Some of our cases are relegated to the Case Dismissed file simply because of the attitude of the consumer. Bonnie Lym’s story was almost one of them.
I reserved an Airbnb listing for one month in Chile. After I made the reservation, the owner of the rental revealed to me that her house was next to a fuel tank storage area and an industrial sand extraction site.
I immediately contacted Airbnb customer service to cancel the reservation based on safety concerns. They told me that their website gives the general location of the house and that I should have known.
I don’t have the computer knowledge to take a map from Airbnb and then search for a satellite image of the location. Airbnb has refused to refund my money citing its policy of long-term cancellation no refunds.
Airbnb’s long-term rental cancellation policy has been described to me as anti-consumer and illegal. Will you help me? — Bonnie Lym, International Falls, Minn.
There is nothing illegal in Airbnb’s long-term rental cancellation policy. It has a team of lawyers to make sure. So I had to look for another route to your refund. And I asked you for a paper trail.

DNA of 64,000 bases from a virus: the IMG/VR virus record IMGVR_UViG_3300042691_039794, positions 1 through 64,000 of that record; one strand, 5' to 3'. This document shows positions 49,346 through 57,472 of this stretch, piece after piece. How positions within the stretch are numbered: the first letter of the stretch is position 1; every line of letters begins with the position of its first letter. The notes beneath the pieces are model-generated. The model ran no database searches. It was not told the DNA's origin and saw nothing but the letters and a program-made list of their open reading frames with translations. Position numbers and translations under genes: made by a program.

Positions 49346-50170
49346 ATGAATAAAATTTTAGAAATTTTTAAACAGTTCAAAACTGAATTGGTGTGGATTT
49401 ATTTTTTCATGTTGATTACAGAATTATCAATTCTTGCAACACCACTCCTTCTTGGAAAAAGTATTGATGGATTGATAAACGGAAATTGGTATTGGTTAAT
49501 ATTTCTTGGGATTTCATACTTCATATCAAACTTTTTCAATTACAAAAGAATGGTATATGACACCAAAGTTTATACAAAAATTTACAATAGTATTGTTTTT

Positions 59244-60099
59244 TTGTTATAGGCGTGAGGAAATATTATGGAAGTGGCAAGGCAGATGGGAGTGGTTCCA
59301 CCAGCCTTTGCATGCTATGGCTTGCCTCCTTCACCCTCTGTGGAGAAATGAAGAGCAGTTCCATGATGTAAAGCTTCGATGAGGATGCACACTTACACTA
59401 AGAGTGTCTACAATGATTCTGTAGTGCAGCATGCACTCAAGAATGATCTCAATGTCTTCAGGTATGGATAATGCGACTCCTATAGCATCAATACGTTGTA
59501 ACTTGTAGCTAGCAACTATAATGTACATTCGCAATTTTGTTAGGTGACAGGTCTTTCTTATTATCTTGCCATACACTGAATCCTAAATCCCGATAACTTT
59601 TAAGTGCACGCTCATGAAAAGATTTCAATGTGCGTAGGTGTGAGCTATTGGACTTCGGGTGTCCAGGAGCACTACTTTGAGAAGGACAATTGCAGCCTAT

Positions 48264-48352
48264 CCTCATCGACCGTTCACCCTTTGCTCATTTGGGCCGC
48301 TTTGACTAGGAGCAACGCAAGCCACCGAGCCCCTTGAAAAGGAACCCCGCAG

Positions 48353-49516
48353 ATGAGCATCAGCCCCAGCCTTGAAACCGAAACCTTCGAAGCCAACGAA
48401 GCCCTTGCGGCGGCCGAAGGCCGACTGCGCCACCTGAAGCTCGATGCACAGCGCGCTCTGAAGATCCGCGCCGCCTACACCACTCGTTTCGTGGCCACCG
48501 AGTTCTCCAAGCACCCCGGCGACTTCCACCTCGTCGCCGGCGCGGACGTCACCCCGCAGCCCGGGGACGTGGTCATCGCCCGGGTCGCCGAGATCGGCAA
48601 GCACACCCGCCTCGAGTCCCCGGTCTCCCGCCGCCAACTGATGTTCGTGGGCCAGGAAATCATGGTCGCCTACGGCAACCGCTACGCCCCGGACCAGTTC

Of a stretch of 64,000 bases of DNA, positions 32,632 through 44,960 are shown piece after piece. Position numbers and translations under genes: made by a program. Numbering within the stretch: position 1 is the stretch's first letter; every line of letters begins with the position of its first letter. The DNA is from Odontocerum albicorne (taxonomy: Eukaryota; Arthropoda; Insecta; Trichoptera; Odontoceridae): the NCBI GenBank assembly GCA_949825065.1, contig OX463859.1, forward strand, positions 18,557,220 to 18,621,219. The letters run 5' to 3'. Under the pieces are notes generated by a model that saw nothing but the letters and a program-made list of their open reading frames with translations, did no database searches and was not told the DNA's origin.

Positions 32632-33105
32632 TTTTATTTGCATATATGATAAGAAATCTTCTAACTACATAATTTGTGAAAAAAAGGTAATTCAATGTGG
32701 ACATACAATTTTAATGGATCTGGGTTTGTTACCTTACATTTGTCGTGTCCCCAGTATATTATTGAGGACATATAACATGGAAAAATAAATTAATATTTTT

In your initial inquiry, you disagreed with me, so you ended our time together and told me that you would be seeking an attorney to go after Airbnb in a “big way.”
Two months later when these efforts did not produce your desired outcome. You sent another request to our helpline and appeared willing to do it our way.
But not really.
No paper trail?
I asked you again for the paper trail and you told me, “You need all the conversations with Airbnb? They don’t put anything in writing and will only talk to me if I call them. Then they tell me they will get back to me and they don’t. How am I supposed to document that?”
Having advocated many cases with Airbnb, this sounded highly unusual to me.